The three cornered battle for Pakistan’s Prime Minister’s Office became more like a one-sided unassailable victory for Pakistan Tehreek e Insaaf Chief’s Imran Khan and his party.
At the time of publishing this report, results stood at PTI leading in 119 seats, PML-N in 64 and PPP in 40. The magic figure to form the next government is 137. The key contest is between Imran Khan’s Pakistan Tehreek-e-Insaf (PTI), Nawaz Sharif’s Pakistan Muslim League-Nawaz (PML-N), and Bilawal Bhutto Zardari’s Pakistan Peoples Party (PPP).
Meanwhile, reports have come that the official announcement of the results will come out by evening. Also on the side, Pakistan watchers in the US today doubted the fairness of the general election for which Imran Khan’s party received the army’s backing while the PML-N and the PPP ran their campaigns “under constraints”.
The Trump administration said it was closely monitoring the situation in Pakistan but refused to declare the polls “free and fair”.
The State Department too refused to confirm that. Its mission in Pakistan did not deploy election observers primarily because of security concerns. “We continue to monitor developments and have consistently emphasised our support for free, fair, transparent and accountable elections in Pakistan, as we do around the world,” a State Department spokesperson told the Press Trust of India.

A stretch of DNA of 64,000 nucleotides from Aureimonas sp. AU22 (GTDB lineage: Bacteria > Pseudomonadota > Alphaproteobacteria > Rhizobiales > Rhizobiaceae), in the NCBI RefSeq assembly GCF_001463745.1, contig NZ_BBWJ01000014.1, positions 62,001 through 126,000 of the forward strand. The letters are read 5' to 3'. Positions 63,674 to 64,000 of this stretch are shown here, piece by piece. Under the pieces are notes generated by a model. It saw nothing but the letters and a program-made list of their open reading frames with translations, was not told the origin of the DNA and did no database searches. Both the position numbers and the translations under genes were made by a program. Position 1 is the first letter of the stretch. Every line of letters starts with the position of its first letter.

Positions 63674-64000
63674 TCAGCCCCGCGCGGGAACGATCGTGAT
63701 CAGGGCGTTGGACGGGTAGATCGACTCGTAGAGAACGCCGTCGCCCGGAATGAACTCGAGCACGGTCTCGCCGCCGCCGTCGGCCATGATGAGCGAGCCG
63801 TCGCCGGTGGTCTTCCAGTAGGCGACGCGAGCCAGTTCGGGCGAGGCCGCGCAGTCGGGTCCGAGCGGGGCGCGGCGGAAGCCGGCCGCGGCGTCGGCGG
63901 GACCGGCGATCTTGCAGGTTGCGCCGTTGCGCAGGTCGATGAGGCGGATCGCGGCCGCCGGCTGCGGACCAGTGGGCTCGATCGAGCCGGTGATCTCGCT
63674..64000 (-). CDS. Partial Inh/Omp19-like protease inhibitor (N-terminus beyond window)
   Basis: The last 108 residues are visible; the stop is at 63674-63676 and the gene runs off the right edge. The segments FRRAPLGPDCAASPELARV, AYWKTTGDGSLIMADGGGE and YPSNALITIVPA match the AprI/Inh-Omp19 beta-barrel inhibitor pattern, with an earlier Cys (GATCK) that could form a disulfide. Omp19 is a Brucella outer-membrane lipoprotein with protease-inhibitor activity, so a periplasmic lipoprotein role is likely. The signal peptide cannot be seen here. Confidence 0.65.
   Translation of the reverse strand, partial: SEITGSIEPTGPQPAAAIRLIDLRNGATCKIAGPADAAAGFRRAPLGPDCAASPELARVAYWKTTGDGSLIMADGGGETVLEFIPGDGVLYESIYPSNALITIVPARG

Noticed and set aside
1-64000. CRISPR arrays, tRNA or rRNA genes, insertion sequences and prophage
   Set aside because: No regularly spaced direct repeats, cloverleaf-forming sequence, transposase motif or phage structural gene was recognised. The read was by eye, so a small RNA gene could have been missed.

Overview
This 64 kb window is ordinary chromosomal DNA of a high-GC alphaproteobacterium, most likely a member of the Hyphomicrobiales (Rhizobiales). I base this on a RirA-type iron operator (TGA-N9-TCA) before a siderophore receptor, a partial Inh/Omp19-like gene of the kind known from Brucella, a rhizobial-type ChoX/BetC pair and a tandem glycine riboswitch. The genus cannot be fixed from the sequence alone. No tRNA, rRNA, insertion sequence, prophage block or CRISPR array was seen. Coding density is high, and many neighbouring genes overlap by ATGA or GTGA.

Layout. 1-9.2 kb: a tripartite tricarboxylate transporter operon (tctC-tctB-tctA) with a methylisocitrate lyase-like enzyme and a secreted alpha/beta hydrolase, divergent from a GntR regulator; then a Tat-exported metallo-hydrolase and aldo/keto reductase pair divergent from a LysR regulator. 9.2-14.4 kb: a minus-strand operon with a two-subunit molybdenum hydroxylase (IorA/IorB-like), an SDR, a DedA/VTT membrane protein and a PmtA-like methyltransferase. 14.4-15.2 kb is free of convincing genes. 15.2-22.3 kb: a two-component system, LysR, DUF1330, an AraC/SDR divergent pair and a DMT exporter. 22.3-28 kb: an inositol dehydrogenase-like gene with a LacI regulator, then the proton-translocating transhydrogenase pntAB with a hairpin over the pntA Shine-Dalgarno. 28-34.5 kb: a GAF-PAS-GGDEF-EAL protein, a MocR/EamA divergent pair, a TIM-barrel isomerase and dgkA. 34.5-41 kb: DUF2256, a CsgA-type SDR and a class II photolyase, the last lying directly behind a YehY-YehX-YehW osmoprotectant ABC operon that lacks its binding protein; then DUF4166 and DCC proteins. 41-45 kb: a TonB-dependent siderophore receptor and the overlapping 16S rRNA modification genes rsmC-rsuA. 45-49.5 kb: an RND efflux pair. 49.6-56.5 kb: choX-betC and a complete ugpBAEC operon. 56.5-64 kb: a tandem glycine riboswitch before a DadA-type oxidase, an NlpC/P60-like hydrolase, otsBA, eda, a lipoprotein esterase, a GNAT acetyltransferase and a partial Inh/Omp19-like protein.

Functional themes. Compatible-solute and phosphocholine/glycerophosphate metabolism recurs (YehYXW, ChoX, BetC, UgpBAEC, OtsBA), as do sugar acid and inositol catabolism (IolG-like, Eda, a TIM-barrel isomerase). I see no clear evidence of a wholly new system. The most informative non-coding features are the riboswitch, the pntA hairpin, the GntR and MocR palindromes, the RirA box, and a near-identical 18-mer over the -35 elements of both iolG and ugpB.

Husain Haqqani, a former Pakistan ambassador to the US, said that the result of the election was “foretold”.
“PML-N and PPP were running under constraints and PTI was operating with complete freedom and establishment backing.”
Haqqani, who is with the Hudson Institute think-tank, said the result was unlikely to change anything in Pakistan, unless the military-led establishment decides to shutdown its “jihad business” and recognises it as the source of the country’s isolation and economic difficulties.
“It is unlikely that a prime minister Imran Khan will act decisively against jihadis, given his sympathy for their cause but miracles can happen,” Haqqani said.
The comments came as political parties in Pakistan, including the incumbent Pakistan Muslim League-Nawaz, too raised allegations that the election was manipulated and rigged in PTI chief Khan’s favour.
At a midnight press conference when the vote count was underway, PML-N president Shahbaz Sharif said the election was a “blatant violation” of the mandate of the people. Pakistan Peoples Party chairman Bilawal Bhutto Zardari too raised doubts over the slow pace of vote count and other procedural irregularities.
“There are serious allegations of tampering and interference for virtually all parties except the PTI. So the Election Commission of Pakistan will have to respond — but it is unclear how,” former state department official Alyssa Ayres, who is now with the Council on Foreign Relations, said.